Washington State’s Indigo Kidd finds Vegas a refreshing change of scene

Indigo Kidd is Dalton Willett and cousins Eli and Garrett Curtsinger.
Photo: Spencer Burton

Something about Indigo Kidd feels oddly familiar, like you just found the band’s tape buried in the backyard after 10 years without it. It’s indie but it’s punk, nostalgic yet new. And it’s addictively good.

Maybe it’s the way frontman Eli Curtsinger uses his voice as an instrument on June EP Mixtape for Senpai, bending it into a Danzig-esque warble, or how quickly he can change it into a high-pitched wail, a time-tested pop-punk signifier. But despite similarities to the Misfits frontman or Protomartyr’s Joe Casey (especially when Curtsinger roars, “I wanna watch you die slowly!” on “Till Death Do Us Part”), the band falls more along the ranks of Chicago’s Orwells or New York City’s Parquet Courts, with a glossy post-punk sheen. Nirvana is an obvious influence, band members say, as are ’90s indie-rock anchor Dinosaur Jr. and LA-based Wavves.

Originally from Yakima, Washington, cousins Eli (guitar/vocals) and Garrett Curtsinger (drums), plus longtime friend Dalton Willett (bass), made an unlikely Vegas connection inside a coffee shop where Eli once worked. Las Vegas writer/musician Joshua Ellis, living in Yakima at the time, was also captured by Indigo Kidd’s effortless, almost-by-accident charm. Eventually, he convinced them to move to Las Vegas.

“We’d all been wanting to get out of Yakima for quite a while, but we never really saw the right moment,” Willett says. “Eli lived in Seattle before, and it wasn’t the best experience. Josh had always talked of Las Vegas and knew that it wasn’t as saturated as the music scene in Seattle, and eventually we were all just like, ‘Why not? Let’s just do it.’”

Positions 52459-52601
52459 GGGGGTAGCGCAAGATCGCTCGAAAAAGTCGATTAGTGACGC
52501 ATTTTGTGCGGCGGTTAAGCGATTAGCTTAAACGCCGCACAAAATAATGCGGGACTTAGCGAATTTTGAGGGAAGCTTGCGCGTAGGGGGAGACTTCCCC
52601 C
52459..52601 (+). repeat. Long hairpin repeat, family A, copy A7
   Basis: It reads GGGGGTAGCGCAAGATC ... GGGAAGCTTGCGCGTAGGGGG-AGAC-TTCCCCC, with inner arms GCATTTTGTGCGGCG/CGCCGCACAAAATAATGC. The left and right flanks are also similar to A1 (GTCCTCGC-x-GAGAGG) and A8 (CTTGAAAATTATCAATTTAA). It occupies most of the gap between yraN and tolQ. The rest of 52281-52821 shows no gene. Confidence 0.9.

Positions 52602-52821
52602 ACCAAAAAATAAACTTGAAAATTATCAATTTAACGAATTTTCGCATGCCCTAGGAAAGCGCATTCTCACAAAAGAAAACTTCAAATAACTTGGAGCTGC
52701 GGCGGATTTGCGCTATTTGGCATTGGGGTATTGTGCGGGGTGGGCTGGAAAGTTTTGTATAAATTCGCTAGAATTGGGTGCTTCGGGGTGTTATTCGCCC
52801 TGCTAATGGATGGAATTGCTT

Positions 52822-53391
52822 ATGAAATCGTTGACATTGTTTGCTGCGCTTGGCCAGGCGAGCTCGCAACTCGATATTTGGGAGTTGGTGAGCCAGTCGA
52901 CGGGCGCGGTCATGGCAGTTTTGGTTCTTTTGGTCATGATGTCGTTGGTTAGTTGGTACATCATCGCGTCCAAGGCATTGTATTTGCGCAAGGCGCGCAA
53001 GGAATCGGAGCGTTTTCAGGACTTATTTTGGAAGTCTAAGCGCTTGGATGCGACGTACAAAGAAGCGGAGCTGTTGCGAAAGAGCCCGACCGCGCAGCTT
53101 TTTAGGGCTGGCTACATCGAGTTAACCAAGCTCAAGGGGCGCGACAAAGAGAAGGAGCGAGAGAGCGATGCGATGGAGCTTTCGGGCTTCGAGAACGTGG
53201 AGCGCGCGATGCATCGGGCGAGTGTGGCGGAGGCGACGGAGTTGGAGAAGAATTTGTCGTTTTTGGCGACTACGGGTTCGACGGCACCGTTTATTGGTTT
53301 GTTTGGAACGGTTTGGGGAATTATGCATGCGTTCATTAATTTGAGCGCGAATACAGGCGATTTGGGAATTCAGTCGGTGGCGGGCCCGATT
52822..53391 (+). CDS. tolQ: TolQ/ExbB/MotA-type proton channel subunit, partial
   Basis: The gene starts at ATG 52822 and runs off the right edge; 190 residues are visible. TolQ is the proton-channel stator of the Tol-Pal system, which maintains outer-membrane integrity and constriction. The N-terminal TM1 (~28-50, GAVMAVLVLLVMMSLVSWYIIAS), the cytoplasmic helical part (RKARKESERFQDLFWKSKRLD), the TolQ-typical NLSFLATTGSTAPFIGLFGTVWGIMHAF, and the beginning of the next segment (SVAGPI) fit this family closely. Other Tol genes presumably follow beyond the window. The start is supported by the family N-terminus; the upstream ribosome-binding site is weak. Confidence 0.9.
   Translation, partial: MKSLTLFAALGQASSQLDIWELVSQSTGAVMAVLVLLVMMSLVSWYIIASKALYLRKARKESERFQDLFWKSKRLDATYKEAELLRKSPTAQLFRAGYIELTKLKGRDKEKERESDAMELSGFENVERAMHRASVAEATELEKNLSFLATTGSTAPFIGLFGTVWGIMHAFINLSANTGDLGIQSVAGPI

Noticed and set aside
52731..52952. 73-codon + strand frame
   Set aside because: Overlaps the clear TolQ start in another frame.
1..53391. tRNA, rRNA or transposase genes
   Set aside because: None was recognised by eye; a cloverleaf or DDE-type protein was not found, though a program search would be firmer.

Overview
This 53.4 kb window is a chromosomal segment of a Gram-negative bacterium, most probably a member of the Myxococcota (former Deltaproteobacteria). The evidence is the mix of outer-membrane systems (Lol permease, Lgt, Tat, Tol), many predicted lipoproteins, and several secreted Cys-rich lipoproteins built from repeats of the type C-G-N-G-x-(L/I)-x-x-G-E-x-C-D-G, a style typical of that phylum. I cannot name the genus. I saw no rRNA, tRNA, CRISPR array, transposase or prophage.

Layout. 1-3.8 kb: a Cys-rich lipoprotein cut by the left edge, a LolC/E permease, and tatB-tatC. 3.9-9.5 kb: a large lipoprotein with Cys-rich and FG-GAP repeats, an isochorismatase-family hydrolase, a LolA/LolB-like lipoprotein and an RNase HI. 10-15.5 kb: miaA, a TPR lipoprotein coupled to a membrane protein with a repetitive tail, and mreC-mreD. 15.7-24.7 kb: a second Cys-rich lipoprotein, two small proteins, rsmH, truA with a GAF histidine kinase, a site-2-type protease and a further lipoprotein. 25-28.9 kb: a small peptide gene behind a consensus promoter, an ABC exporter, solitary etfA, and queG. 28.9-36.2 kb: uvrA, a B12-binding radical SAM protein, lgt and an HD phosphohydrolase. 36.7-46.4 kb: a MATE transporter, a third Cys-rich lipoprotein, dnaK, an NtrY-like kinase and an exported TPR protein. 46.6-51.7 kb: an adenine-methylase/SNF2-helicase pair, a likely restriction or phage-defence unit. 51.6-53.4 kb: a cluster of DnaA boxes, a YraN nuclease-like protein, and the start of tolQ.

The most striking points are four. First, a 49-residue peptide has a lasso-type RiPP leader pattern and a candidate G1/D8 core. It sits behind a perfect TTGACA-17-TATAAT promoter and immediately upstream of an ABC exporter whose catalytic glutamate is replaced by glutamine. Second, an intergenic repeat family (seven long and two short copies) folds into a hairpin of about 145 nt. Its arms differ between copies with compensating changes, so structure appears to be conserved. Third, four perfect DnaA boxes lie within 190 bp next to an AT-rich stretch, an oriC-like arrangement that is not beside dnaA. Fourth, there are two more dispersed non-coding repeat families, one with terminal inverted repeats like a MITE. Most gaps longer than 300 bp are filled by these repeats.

Vegas’ proximity to LA and Arizona, along with the growing local scene here, also factored in. “We heard Special-K and listened to some different bands like [Vegas’] Alaska and Red Tank from Arizona,” Eli says. “Seattle kind of sucks. Even now we can’t get a show [there].”

The three-piece moved to the Valley in June and has already landed gigs the guys say they’d never get back home. On Saturday, they’ll open for one of their bucket-list bands, Seattle garage-punks Chastity Belt.

No matter its success in Vegas, Indigo Kidd agrees its sound will always be rooted in Washington. “There’s definitely some Northwest sensibilities you can’t really strip from what we’re doing,” Curtsinger says. “But I like it that way.”

Indigo Kidd Opening for Chastity Belt with So Pitted. August 13, 9 p.m., $6-$10. Bunkhouse Saloon, 702-982-1764.

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Leslie Ventura is a staff writer at Las Vegas Weekly and Industry Weekly. She’s picked the brains of rock stars ...

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